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Why go to the moon? Playing the Trump card

Bigelow lunar depot
An artist’s conception shows Bigelow Aerospace’s lunar depot in orbit. (Bigelow Aerospace)

Nearly 55 years ago, President John F. Kennedy said America chose to go to the moon and take on other challenges “not because they are easy, but because they are hard.” Now it’s commercial space ventures that are choosing to go to the moon.

Back in the 1960s, the moon effort was aimed at demonstrating America’s greatness. A similar motivation is at work this time around: to demonstrate that President Donald Trump is making America great again.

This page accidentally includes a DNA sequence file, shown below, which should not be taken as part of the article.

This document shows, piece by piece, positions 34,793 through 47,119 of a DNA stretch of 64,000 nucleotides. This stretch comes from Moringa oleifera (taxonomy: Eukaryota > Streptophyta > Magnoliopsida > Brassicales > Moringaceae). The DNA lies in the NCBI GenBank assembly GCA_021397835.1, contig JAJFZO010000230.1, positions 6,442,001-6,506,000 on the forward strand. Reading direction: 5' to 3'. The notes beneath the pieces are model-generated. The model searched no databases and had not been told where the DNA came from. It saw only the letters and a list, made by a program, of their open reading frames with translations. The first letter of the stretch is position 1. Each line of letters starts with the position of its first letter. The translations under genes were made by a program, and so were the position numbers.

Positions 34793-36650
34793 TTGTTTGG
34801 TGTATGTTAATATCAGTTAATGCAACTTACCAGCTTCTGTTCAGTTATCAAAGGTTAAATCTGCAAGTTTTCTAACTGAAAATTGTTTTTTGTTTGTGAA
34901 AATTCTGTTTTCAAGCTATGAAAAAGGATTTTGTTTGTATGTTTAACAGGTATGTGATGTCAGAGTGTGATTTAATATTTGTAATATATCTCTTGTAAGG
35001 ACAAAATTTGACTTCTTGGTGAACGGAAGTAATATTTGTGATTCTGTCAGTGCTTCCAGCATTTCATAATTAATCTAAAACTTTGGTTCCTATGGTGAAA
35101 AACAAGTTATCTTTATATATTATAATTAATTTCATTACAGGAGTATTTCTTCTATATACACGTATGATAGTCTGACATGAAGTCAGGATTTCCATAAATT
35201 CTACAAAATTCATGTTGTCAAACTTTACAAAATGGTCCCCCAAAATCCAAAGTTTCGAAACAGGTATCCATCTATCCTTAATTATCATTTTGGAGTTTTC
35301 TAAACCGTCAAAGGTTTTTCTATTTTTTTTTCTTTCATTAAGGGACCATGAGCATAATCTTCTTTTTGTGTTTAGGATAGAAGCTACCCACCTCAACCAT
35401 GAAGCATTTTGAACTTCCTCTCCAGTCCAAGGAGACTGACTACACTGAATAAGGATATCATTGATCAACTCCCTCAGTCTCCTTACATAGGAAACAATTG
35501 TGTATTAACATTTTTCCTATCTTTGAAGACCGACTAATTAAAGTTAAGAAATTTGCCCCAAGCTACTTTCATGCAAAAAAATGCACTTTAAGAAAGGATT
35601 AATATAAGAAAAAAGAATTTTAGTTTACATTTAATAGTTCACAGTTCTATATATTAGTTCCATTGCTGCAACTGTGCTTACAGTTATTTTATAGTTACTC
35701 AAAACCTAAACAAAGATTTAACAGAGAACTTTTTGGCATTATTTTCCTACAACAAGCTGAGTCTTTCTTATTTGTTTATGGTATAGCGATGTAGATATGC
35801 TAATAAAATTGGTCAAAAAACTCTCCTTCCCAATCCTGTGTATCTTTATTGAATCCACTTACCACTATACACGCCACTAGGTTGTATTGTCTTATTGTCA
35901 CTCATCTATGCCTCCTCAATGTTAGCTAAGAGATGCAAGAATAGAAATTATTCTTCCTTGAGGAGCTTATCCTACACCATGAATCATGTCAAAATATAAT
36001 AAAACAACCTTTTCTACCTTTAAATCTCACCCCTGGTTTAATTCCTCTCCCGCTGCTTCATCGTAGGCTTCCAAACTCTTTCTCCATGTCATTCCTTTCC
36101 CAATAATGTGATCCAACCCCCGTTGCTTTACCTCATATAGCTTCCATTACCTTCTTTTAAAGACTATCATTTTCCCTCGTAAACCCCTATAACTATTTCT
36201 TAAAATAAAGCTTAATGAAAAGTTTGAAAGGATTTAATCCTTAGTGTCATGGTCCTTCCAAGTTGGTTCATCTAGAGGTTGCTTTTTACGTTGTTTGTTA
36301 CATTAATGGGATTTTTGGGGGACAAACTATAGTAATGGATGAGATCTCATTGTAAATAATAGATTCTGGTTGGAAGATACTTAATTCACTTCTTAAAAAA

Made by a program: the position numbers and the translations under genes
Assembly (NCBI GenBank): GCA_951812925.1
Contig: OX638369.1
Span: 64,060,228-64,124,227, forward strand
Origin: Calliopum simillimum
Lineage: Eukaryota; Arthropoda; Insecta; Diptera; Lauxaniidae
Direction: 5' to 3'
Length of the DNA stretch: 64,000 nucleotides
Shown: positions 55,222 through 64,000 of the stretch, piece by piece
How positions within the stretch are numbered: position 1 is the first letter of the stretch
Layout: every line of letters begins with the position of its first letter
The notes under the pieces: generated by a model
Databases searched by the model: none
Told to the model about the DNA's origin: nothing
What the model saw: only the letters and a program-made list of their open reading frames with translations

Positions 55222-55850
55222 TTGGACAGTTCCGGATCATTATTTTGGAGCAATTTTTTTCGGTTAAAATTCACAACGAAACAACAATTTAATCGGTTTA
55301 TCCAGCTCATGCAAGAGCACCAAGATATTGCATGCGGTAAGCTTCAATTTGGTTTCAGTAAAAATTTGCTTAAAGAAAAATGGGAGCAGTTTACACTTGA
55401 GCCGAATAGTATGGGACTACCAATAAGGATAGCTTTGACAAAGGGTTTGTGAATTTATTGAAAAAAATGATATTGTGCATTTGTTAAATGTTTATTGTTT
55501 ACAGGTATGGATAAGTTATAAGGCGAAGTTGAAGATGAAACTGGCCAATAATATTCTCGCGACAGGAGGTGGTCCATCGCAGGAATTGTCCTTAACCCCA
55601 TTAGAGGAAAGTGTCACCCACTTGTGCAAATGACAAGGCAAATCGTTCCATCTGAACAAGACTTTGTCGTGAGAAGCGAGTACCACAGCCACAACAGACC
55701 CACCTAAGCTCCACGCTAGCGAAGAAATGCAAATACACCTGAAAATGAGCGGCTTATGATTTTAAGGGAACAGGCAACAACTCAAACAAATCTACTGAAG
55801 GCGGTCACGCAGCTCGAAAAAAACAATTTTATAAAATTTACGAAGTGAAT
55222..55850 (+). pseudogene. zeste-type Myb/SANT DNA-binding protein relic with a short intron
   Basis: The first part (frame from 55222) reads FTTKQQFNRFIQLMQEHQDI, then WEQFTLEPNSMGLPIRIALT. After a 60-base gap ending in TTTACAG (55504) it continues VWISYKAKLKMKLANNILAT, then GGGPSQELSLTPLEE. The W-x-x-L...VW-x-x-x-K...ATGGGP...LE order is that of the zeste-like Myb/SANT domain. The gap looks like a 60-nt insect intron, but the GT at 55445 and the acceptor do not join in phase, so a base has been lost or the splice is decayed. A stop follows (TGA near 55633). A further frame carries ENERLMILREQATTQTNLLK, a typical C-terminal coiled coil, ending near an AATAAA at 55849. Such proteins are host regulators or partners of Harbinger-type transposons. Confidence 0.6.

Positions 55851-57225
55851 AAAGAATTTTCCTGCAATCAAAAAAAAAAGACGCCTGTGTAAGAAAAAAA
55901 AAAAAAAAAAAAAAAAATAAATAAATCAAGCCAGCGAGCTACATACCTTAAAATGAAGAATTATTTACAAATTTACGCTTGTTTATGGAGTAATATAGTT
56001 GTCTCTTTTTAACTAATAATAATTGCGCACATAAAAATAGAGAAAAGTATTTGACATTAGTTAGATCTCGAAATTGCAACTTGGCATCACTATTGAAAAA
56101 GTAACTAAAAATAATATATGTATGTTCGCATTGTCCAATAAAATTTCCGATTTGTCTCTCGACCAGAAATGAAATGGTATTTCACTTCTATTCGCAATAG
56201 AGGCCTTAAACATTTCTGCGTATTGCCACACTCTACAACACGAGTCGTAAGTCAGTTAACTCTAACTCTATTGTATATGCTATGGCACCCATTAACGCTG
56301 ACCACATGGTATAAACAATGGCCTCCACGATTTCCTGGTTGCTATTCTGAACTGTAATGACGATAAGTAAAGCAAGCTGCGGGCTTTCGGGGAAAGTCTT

Trump has given nods to the space effort in his two big speeches: In his inauguration address, he said America was “ready to unlock the mysteries of space.” And in his address to this week’s joint session of Congress, he said seeing American footprints on distant worlds was “not too big a dream.”

So far, however, specifics have been in short supply – no doubt because Trump has other priorities on his mind right now, and because a new administrator for NASA hasn’t yet been named.

That has left commercial players such as Blue Origin, SpaceX and Bigelow Aerospace free to fill in the gaps, adapting their goals in space to fit a first-term time frame.

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By Alan Boyle

Mastermind of Cosmic Log, contributing editor at GeekWire, author of "The Case for Pluto: How a Little Planet Made a Big Difference," president of the Council for the Advancement of Science Writing. Check out "About Alan Boyle" for more fun facts.

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